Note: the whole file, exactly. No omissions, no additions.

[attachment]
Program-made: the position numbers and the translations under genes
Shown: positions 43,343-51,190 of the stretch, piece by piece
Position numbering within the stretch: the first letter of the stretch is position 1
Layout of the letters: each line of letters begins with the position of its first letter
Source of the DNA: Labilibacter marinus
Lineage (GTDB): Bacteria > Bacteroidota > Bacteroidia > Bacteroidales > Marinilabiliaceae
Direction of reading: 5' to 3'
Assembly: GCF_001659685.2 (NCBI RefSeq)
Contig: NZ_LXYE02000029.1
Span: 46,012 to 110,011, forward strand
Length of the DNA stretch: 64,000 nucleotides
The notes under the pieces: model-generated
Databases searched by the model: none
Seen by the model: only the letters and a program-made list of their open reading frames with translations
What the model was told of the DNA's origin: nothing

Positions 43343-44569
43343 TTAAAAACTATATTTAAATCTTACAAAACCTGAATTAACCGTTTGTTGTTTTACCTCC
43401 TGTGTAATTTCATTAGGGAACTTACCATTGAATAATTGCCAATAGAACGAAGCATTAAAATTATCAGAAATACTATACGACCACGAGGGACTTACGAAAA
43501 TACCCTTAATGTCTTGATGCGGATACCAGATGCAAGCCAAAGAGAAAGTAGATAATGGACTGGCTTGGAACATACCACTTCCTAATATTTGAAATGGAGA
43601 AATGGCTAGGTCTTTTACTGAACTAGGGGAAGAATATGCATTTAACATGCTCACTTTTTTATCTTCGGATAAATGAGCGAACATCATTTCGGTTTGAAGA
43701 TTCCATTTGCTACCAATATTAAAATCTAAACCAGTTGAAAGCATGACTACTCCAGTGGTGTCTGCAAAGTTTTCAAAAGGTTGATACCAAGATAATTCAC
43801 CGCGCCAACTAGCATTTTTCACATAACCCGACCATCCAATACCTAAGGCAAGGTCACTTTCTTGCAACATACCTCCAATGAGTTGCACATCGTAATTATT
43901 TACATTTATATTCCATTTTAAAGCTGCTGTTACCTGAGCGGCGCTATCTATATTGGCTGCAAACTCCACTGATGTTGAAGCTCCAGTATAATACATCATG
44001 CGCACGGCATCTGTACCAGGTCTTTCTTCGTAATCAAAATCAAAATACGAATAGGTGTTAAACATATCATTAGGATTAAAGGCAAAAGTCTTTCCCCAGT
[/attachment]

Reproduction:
Program-made: the position numbers and the translations under genes
Shown: positions 43,343-51,190 of the stretch, piece by piece
Position numbering within the stretch: the first letter of the stretch is position 1
Layout of the letters: each line of letters begins with the position of its first letter
Source of the DNA: Labilibacter marinus
Lineage (GTDB): Bacteria > Bacteroidota > Bacteroidia > Bacteroidales > Marinilabiliaceae
Direction of reading: 5' to 3'
Assembly: GCF_001659685.2 (NCBI RefSeq)
Contig: NZ_LXYE02000029.1
Span: 46,012 to 110,011, forward strand
Length of the DNA stretch: 64,000 nucleotides
The notes under the pieces: model-generated
Databases searched by the model: none
Seen by the model: only the letters and a program-made list of their open reading frames with translations
What the model was told of the DNA's origin: nothing

Positions 43343-44569
43343 TTAAAAACTATATTTAAATCTTACAAAACCTGAATTAACCGTTTGTTGTTTTACCTCC
43401 TGTGTAATTTCATTAGGGAACTTACCATTGAATAATTGCCAATAGAACGAAGCATTAAAATTATCAGAAATACTATACGACCACGAGGGACTTACGAAAA
43501 TACCCTTAATGTCTTGATGCGGATACCAGATGCAAGCCAAAGAGAAAGTAGATAATGGACTGGCTTGGAACATACCACTTCCTAATATTTGAAATGGAGA
43601 AATGGCTAGGTCTTTTACTGAACTAGGGGAAGAATATGCATTTAACATGCTCACTTTTTTATCTTCGGATAAATGAGCGAACATCATTTCGGTTTGAAGA
43701 TTCCATTTGCTACCAATATTAAAATCTAAACCAGTTGAAAGCATGACTACTCCAGTGGTGTCTGCAAAGTTTTCAAAAGGTTGATACCAAGATAATTCAC
43801 CGCGCCAACTAGCATTTTTCACATAACCCGACCATCCAATACCTAAGGCAAGGTCACTTTCTTGCAACATACCTCCAATGAGTTGCACATCGTAATTATT
43901 TACATTTATATTCCATTTTAAAGCTGCTGTTACCTGAGCGGCGCTATCTATATTGGCTGCAAACTCCACTGATGTTGAAGCTCCAGTATAATACATCATG
44001 CGCACGGCATCTGTACCAGGTCTTTCTTCGTAATCAAAATCAAAATACGAATAGGTGTTAAACATATCATTAGGATTAAAGGCAAAAGTCTTTCCCCAGT